Friday, December 10, 2010

Fixing Delilah

In my October 23rd Blog I mentioned that I had attended a Barnes and Noble event where nine terrific YA authors talked about the writing process and their new books. One of these up and coming authors, Sarah Ockler, caught my attention, not only because she is involved in Lighthouse Writers Workshops, where I took a screenwriting class with Alexandre Philipe, but also because her first book Twenty Boy Summer, despite its lightweight title, was a complete delight. Now that Sarah Dessen has a young child and has understandably slowed down with her book releases, readers and librarians are looking for writers to fill the void. I would definitely recommend Sarah Ockler's books for these readers.
Twenty Boy Summer is a book about friendship and the grieving process. Anna and Frankie are next door neighbors and best friends. Frankie's brother Matt, who is two years older, is Anna's best friend, who is a boy. The three of them are inseparable. Anna has had a secret crush on Matt for years and on her fifteenth birthday he kisses her and acknowledges that he loves her, too. They are, of course, worried about trying to find a way to tell Frankie. Then Matt dies suddenly and Anna struggles with her grief, as well as the secret she decides to keep. After a year of grieving, Anna goes to California with Frankie for the family's annual trip. Frankie, who has dealt with her grief by becoming boy crazy, decides to set a goal of meeting twenty boys on the trip and flirts with everyone in sight. Ana is much more conservative but ends up falling for a surfer, and she feels like she is cheating on Matt's ghost. Then Frankie finds Anna's journal and freaks out when she discovers Anna's secret relationship with Matt. Now boys take a back seat and Anna and Frankie have to salvage their friendship.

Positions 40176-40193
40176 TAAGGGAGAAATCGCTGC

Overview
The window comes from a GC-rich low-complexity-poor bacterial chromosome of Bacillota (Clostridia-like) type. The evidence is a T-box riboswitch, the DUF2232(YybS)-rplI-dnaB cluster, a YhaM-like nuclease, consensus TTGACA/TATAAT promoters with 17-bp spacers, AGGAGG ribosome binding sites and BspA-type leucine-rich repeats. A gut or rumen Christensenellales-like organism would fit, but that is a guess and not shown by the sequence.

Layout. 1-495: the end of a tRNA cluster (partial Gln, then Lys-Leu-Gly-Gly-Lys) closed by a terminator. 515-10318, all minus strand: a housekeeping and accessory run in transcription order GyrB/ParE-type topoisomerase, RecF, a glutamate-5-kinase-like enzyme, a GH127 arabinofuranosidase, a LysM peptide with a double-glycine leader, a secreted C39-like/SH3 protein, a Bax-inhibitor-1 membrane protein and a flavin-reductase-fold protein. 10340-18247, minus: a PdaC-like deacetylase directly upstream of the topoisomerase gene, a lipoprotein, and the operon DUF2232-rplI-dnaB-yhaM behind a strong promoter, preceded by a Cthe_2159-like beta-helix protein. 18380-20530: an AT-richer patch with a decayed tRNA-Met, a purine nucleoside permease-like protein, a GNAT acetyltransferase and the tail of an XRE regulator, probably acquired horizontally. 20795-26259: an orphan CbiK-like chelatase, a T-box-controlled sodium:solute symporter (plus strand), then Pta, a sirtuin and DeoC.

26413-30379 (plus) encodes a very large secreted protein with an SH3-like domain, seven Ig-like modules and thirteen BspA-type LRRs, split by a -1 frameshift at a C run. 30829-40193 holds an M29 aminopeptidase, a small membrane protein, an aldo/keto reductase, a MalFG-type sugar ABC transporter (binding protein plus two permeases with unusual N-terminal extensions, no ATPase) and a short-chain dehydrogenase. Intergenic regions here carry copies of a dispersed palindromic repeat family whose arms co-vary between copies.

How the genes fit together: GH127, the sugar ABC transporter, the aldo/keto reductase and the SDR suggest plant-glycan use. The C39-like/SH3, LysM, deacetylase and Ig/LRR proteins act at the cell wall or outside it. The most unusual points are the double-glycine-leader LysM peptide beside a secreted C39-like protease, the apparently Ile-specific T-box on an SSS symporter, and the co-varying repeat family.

Sarah latest book Fixing Delilah once again navigates the issues of the grieving process. Seventeen-year-old Delilah, whose life has been spiraling into free fall, is suddenly whisked off by her workaholic mother to Vermont to attend her estranged grandmother’s funeral and deal with the family summer home. Delilah has not been to Vermont since her grandfather's funeral a decade earlier, when her grandmother, mother and Aunt Rachel had a falling out. Delilah, who believes her father was a one night stand who died in Afghanistan before her mother could tell him about her pregnancy, cannot understand why her mother would keep her away from her family. When Delilah arrives in Vermont, she reconnects with her friend Patrick with whom she spent idyllic childhood summers. As she and Patrick fall in love, she uncovers the secret of her mother has been harboring. Delilah finds the diary of her Aunt Stephanie, who died under suspicious circumstances when she was nineteen. Suspecting that her family is plagued by problems with depression, Delilah worries that she will succmb herself. Ultimately Delilah realizes that she cannot escape the problems of her past but "some of them can be repaired, piece by piece, rebuilt into something even more cherished and loved and unique."
Although Sarah's Ockler's books are a bit more sexually explicit than Sarah Dessen's, romantic issues are dealth with tastefully. I would recommend them for mature middle level, as well as high school readers who like their chic lit a "cut above."

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